關於戲劇與攝影 採訪喬爾·安德森博士

ART.ZIP: How did you begin the study of theatre photography? What topics are you specially interested in?

JA: I first got fascinated with theatre photography when I realised the wide range of different practices that can come under this heading. I have been interested in theatre and in photography for most of my life. I recall that it was during a visit to the National Media Museum (in those days called the National Museum of Photography, Film and Television), in Bradford, that I started to think about the ways in which some of the notions we associate with photography (posing, staging, etc.) come from theatre.

ART.ZIP:你最初是怎樣開始從事戲劇攝影工作的?有沒有特別 感興趣的題材?

JA:我對戲劇攝影產生興趣,是因為了解到這一領域內容豐富 多樣。我一直很喜歡戲劇和攝影。記得有一次去布拉德福德參觀 國家傳媒博物館(當時叫國家攝影電影電視博物館),我開始意 識到,攝影中的姿勢擺造、佈景等概念都是來源於戲劇。

ART.ZIP: Could you tell us more about theatre photography? Its history, development, status quo, and trend in the future?

JA: It is a very vague term, really, and there are lots of very different practices that might be called ‘theatre photography’. The earliest theatre photographs come very early in the history of photography, and were studio portraits of actors, which were – in a sense – merely examples of the genre of the civic portrait (with actors among those professionals being the subject of a photograph, showing them in their role complete with tools of the trade). But actor portraits progressively incorporated elements from plays: scenery, costumes, props. Actors were thus shown playing a role, although not always a role they themselves had ever played in the theatre. Photographs were not take on the theatre stage until the late 19th Century. In the early 20th Century, a convention, which still exists today, was to photograph actors holding still poses, individually or in groups – a kind of secondary staging of the play, for the benefit of the photographer. In her book, which remains one of the only volumes about theatre photography Chantal Meyer- Plantureux describes how this practice of the photo-call would sometimes produce two identical images, but taken by different photographers working for different agencies. The photo-call was, of course, a necessity for a photographer seeking to make a clear and coherent image – the photosensitive materials and lenses of the time were not able to ‘freeze’ action, especially in the darkness of a theatre. But the practice should also be understood ideologically, as corresponding to what kinds of image were required at a certain point and in a certain society.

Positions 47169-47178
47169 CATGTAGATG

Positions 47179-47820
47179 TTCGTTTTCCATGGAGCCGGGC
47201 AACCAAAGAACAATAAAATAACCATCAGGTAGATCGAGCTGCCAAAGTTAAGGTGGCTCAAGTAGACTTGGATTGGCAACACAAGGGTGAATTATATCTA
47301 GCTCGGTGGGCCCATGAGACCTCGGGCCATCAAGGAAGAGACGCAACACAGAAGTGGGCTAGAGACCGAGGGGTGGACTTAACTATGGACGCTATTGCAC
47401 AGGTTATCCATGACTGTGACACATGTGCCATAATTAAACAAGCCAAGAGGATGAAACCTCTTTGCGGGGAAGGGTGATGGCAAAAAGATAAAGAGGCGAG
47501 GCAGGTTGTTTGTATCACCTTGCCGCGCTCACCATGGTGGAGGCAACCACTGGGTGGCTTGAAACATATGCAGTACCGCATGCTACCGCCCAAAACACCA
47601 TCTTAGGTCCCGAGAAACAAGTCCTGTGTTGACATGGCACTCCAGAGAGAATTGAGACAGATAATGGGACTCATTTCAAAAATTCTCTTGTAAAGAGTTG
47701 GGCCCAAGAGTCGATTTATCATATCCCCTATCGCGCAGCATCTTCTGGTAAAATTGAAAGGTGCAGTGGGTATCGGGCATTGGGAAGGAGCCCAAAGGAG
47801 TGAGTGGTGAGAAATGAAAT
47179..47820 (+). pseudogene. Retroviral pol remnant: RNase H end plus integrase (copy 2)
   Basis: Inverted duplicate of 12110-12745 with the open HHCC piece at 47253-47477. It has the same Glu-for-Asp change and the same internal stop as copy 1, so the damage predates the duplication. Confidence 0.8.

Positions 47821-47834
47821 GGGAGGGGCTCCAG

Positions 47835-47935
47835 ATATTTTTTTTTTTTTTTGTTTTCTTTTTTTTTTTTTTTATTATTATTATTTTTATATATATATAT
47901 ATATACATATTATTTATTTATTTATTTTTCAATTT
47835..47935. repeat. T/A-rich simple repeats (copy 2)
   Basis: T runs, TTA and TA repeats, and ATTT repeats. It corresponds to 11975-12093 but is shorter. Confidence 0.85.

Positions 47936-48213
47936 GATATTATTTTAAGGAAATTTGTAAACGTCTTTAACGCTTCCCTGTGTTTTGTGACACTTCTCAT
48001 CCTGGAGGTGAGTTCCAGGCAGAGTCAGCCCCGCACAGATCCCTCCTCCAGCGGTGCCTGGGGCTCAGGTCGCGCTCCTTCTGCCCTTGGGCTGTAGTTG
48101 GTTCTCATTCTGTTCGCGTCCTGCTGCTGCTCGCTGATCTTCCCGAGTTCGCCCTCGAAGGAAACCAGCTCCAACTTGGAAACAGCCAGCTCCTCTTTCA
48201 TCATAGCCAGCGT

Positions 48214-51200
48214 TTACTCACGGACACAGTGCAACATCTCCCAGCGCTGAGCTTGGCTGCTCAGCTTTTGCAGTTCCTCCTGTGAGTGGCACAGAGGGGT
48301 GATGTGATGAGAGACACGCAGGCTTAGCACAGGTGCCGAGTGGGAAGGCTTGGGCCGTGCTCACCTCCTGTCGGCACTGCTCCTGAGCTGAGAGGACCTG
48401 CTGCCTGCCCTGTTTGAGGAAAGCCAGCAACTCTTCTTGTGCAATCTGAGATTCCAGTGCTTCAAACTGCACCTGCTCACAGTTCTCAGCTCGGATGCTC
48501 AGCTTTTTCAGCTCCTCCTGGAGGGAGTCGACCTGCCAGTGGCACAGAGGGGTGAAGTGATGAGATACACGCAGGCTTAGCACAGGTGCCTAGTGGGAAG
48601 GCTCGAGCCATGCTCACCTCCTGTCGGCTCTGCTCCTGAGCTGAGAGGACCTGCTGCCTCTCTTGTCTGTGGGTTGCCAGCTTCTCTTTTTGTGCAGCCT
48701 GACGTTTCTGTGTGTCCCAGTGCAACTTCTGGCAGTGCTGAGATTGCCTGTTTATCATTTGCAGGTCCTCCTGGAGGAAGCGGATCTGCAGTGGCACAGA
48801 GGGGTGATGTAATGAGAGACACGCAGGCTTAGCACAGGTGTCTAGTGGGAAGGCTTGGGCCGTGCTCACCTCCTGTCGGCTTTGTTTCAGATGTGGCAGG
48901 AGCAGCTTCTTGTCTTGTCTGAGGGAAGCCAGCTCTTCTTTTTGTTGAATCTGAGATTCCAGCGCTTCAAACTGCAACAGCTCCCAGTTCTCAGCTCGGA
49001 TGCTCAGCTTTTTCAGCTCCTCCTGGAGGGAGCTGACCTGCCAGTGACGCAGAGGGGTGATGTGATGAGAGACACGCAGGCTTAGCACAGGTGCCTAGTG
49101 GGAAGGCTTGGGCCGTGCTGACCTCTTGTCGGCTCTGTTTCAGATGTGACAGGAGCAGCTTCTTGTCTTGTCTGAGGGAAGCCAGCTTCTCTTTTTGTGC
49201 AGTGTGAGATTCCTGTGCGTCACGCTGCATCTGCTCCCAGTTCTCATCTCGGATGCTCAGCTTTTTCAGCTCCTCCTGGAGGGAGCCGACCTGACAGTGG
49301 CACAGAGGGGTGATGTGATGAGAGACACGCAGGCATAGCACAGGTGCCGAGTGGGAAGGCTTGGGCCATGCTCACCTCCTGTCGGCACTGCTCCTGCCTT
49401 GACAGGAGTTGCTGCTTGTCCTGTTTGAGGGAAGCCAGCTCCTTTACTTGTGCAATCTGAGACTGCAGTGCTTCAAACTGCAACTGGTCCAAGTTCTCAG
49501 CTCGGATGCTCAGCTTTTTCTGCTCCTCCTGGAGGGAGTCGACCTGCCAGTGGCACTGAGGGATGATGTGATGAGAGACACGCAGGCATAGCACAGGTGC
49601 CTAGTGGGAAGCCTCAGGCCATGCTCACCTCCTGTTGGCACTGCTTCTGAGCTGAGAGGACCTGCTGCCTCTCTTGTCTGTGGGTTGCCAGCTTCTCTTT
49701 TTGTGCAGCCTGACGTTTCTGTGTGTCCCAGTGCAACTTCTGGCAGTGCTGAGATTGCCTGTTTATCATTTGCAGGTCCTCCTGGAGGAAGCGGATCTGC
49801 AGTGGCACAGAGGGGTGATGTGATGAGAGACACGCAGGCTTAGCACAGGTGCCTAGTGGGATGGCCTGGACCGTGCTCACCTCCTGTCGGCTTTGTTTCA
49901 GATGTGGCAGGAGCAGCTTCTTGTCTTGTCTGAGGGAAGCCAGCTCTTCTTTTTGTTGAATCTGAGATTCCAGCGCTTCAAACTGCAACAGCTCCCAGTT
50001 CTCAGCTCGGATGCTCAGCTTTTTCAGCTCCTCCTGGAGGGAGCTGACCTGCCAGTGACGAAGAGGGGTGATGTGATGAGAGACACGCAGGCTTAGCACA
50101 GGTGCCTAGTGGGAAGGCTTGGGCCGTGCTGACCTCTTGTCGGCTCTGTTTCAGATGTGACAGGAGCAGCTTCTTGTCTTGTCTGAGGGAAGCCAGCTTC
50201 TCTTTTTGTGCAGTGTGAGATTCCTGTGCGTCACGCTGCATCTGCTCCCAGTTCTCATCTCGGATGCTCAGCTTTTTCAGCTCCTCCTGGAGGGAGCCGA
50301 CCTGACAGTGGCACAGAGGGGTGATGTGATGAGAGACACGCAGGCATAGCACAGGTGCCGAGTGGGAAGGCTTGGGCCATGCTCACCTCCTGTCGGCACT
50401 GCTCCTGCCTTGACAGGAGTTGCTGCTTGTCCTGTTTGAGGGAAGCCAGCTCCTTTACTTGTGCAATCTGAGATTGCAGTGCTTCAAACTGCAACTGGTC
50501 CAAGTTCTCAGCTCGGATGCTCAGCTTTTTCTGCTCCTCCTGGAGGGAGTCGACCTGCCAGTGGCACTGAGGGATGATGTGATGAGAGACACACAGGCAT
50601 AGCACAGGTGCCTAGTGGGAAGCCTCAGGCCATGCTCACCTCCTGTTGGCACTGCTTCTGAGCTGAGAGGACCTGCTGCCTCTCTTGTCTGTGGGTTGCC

ART.ZIP:能否多介紹一下戲劇攝影?比如它的歷史、發展、現狀 以及未來趨勢等等?

JA:戲劇攝影其實是個比較模糊的概念,它涵蓋的形式非常廣 泛。最早的戲劇攝影作品是在攝影發展初級階段就已出現,即演 員的工作室肖像照,屬於公民肖像的一種。圖片的主題為戲劇演 員,他們與其他工作人員一起出現在照片中,並配上相應的道具 來完整地顯示他們扮演的角色。演員肖像照漸漸融合了場景、戲 服、道具等戲劇元素,因此照片呈現的是演員所扮演的角色,有 時也會是他們從未演過的角色。直到19世紀末,戲劇的舞台照 才開始出現。20世紀初期,演員會以個人或合照的形式,在舞台 上保持靜止姿勢以便讓攝影師來拍攝,像是表演戲劇之餘的一個環節,這一做法沿襲至今。法國表演藝術系教授尚托·美耶·普 托羅斯(Chantal Meyer-Plantureux)女士在她的著作中介紹說, 這種為攝影師預留時間拍劇照的做法,有時會導致兩位來自不 同機構的攝影師,拍出完全相同的照片。但這一做法對於攝影師 來說是很有必要的,否則無法拍出清晰銳利的照片,因為當時的 鏡頭拍攝光敏材料或動態效果還不夠理想,加上劇院裡光線太 暗,難度就更大。不過還要考慮的思想觀念的因素,不同時期和 社會環境下所要求的照片也是大不相同的。


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